Although the results could be seen as evidence that animal work does little to inform clinical studies, the authors stress that their results show only that more time needs to spent thinking about how to translate research between the two spheres. Better-designed models and an awareness of publication bias are two priorities, they say.

Other researchers question whether the results are really as alarming as they sound. Robert Lechler, an immunologist at Kings College London, says that designers of clinical trials are already well aware of limitations in animal models. He says that scientists apply an "intelligent filter" when looking at such tests, and that crude comparisons between the outcomes of animal and human studies do not capture this.

But Peter Sandercock, a neurologist at the University of Edinburgh and an author on the study, says the paper shows that more needs to be done on this front. If such a filter was applied, he points out, the animal models of head injury would have been repeated using a better design before human studies started. "This is not a polemic against animal research," stresses Sandercock. "But we need to be aware that there are biases in the animal trials."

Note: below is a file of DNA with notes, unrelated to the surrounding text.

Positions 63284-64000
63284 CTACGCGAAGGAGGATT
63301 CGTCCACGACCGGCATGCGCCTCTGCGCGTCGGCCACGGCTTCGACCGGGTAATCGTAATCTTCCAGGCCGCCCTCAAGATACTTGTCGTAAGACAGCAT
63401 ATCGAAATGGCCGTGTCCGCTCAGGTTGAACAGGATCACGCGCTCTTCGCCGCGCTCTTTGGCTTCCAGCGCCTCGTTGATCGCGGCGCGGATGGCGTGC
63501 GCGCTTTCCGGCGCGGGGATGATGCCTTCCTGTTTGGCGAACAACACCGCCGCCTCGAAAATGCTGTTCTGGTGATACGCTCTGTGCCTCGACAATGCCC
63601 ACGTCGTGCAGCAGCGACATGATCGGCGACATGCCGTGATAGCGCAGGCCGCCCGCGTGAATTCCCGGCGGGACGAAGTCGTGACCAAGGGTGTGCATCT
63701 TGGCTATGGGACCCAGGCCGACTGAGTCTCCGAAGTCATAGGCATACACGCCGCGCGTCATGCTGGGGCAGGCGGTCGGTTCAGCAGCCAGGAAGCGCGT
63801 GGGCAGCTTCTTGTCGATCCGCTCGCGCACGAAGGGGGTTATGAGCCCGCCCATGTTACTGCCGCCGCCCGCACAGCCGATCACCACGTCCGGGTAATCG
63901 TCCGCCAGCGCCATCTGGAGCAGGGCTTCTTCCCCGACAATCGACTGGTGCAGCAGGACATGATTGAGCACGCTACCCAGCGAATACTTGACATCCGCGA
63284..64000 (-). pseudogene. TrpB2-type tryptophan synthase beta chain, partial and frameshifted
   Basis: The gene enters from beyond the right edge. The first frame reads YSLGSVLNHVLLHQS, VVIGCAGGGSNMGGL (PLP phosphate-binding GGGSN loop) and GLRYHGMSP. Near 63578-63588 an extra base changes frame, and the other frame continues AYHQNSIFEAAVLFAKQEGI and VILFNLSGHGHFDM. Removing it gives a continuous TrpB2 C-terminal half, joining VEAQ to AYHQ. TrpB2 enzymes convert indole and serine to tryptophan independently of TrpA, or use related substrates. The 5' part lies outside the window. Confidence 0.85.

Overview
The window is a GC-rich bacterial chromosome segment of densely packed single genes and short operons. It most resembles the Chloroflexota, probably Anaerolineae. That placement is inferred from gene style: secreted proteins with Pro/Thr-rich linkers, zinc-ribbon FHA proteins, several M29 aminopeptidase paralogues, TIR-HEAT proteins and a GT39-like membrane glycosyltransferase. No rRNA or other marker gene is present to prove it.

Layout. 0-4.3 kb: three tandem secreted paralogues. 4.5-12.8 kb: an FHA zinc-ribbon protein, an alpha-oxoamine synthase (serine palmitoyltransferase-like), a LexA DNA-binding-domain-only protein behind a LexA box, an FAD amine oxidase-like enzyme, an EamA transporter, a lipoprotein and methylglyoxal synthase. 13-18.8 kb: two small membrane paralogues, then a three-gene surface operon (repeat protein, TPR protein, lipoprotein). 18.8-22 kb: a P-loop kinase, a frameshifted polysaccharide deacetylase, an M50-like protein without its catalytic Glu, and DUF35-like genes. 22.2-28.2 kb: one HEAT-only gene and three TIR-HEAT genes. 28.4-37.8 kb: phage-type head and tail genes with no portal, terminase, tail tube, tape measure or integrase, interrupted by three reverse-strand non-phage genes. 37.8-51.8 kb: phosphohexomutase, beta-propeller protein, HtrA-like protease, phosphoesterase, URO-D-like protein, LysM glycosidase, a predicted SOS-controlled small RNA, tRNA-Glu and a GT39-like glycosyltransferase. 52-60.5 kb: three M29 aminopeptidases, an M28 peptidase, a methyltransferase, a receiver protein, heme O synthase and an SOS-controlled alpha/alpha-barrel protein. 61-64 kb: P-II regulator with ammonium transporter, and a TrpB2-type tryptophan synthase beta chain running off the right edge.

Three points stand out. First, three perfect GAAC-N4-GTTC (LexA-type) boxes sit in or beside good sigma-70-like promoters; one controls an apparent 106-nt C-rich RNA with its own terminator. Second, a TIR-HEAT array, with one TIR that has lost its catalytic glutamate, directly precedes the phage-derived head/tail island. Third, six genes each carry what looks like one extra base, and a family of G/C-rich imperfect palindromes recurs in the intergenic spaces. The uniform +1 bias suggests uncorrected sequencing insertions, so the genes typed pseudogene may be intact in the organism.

http://www.nature.com/news/2006/061211/ ... 11-15.html
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ratios

Postby gwa » Fri Dec 15, 2006 12:03 pm

My opinion is that a ratio of 1/2 is good. If half of the animal experiments translate into productive therapies for humans. It beats dragging prisoners out of jail and using them instead of rats.

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ratios

Postby gwa » Fri Dec 15, 2006 12:04 pm

My opinion is that a ratio of 1/2 is good. If half of the animal experiments translate into productive therapies for humans, this is a good thing. It beats dragging prisoners out of jail and using them instead of rats.

gwa
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Re: ratios

Postby Lyon » Fri Dec 15, 2006 3:57 pm

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Postby dignan » Fri Dec 15, 2006 6:32 pm

I don't know how to reconcile what the researchers found -- that half of the treatments showed similar results between human and animal tests -- and the fact that over the last 20 years or so, I believe only around 1 in 9 or 1 in 10 of all substances entering phase I trials actually make it through to become approved drugs. Every substance entering phase I trials would have shown positive results in animal testing, yet 85 - 90% of those substances don't pass all of the safety and efficacy requirements of the clinical trial process.